Jewish Disability Awareness Month: Jews without Harvard
This is the time of year when the Golden Children of our tribe are being anointed by the nation’s finest colleges and universities. These kids have traveled a long road to glory — GPA, SAT, AP, interviews, essays, common apps.
For a full year, the only question they’ve heard from us adults was, “So, where are you going to college?” Within weeks, our kids will finally be able to answer with a single, solitary name: USC. UCLA. Wisconsin. Harvard. Dartmouth.
End of story, right?
The Jewish community is slowly waking up to the fact that not every 18-year-old will end up in a top-tier, four-year university. In fact, for a good percentage of our children, there really is no obvious place to go.
About 20 percent of the United States population has some disability. According to a report by the nonprofit organization RespectAbilityUSA, for many of these adults, those disabilities are a roadblock to higher education and job training. Some schools and communities have made great strides toward ameliorating this. Unfortunately, the Jewish community is not one of them.
“There is this unrealistic attitude that all our kids are going to Harvard,” Jay Ruderman, the head of the Ruderman Family Foundation, told me in a phone interview. “There’s a huge blind spot in the Jewish community when it comes to inclusion. If [Jewish leaders] themselves are not connected to a child through disability, they’re just missing it.”
Jo Ann Simons’ personal story is a good example. When her son, who has Down Syndrome, was in high school, he asked his mom when he was going to take the SAT.
“I asked him, ‘Why?’ and he said, ‘You need them to get into college. You’ve included me in a regular high school, now I want to go to college.’ ”
Simons had found great support for her son in Jewish Community Center programs and Jewish camps. But when it came time for post-secondary options, the Jewish community offered nothing.
After a great deal of effort, her son was able to enroll in a special program at Cape Cod Community College.
Simons’ son is now 34. Simons herself is CEO of the Cardinal Cushing Centers in Hanover, Mass., a Catholic charity that is developing an inclusive community where people of all abilities will live, work, play and learn together. In addition to providing housing for people with disabilities, the center is developing 37 workforce housing units.
“In the Jewish world, the options are limited,” Simons said. “We’re judging ourselves on how many of our kids got into Harvard and Stanford, and we forgot that that’s not everybody’s pathway to achievement. America has moved beyond the Jewish community.”
Ruderman thinks he knows why the Jewish world has lagged behind, and he wants to change it. Ruderman’s family foundation deeply focused on disability issues in the Jewish world. It is a key backer of February as Jewish Disability Awareness Month. Post-secondary education is among the issues next in his sights.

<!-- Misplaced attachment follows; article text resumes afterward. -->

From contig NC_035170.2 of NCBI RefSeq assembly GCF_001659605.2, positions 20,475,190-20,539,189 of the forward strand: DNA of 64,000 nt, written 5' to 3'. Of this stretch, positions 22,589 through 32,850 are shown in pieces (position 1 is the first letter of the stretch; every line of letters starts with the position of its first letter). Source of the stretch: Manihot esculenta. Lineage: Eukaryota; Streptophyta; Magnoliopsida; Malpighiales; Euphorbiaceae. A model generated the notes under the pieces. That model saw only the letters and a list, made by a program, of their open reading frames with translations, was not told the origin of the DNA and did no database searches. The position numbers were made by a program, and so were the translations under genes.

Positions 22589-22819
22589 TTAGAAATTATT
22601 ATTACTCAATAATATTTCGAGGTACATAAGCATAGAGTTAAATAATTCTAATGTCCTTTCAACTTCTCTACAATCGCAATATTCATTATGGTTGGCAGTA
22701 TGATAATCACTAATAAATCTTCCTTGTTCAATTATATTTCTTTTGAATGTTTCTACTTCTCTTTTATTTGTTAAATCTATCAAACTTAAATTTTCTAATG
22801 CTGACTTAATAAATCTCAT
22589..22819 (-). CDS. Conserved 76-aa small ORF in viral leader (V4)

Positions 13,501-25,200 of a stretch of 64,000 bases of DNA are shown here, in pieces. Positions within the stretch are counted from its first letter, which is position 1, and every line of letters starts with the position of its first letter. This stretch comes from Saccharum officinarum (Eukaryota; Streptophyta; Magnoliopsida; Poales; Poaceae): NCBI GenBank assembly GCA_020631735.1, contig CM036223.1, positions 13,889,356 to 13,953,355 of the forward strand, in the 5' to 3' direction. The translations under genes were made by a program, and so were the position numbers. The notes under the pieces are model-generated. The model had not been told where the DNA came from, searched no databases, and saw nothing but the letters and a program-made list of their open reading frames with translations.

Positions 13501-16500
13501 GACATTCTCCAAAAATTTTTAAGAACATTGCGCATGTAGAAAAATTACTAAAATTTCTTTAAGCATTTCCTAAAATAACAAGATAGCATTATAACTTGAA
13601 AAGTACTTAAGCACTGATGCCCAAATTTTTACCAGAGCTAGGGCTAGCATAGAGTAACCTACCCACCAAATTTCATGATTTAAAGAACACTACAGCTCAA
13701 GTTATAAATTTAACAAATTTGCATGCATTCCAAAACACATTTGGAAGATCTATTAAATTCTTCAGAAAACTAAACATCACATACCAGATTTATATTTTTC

“It’s crucially important, because if people are going to compete in the marketplace, they need that education,” he told me.
It’s the relentless emphasis on “Jewish continuity,” Ruderman said, that relegates disability issues to a lesser priority.
“Our Jewish community is obsessed with the future of our community. It’s all about continuity. Unfortunately, they look at people with disabilities, and they say, ‘You know, they’re not our future. We’ll ship them over to public schools. This is something we’re not going to invest in, because they’re not our future.’ That’s really sad on the face of it.”
“I blame my fellow philanthropists,” Ruderman continued. “They’re not stating it out loud, but I know what’s behind it: The future is young, upwardly mobile Jews.”
But, Ruderman said, focusing on inclusivity actually attracts the cream of the next generation as well.
“If you want to attract people, you have to be inclusive, or people will be turned off,” he said. “The older generation doesn’t get that. This is a civil rights issue. We’re trying to change the mindset.”
One bright spot — perhaps the only one — is at American Jewish University in Bel Air. An independent organization called Live Advance LA, part of The Help Group, has set up shop there, and through AJU’s College of Arts and Sciences offers adults ages 18-25 with a spectrum of disabilities college-level classes, academic support, guidance and tutoring.
Can this program or similar ones expand and spread to other communities?
It has to happen.
“What I would like to see is a willing partner,” said Ruderman.
“If there is a Jewish institution interested in post-secondary education, we’re willing to put significant resources behind it. Money is not an obstacle. The money exists in the Jewish community. Inclusion is less expensive than segregation, and segregation leads to poverty.”
Celebrate all those Ivy League acceptances, by all means. But don’t forget the potential in all our children, all of them, in their way, golden.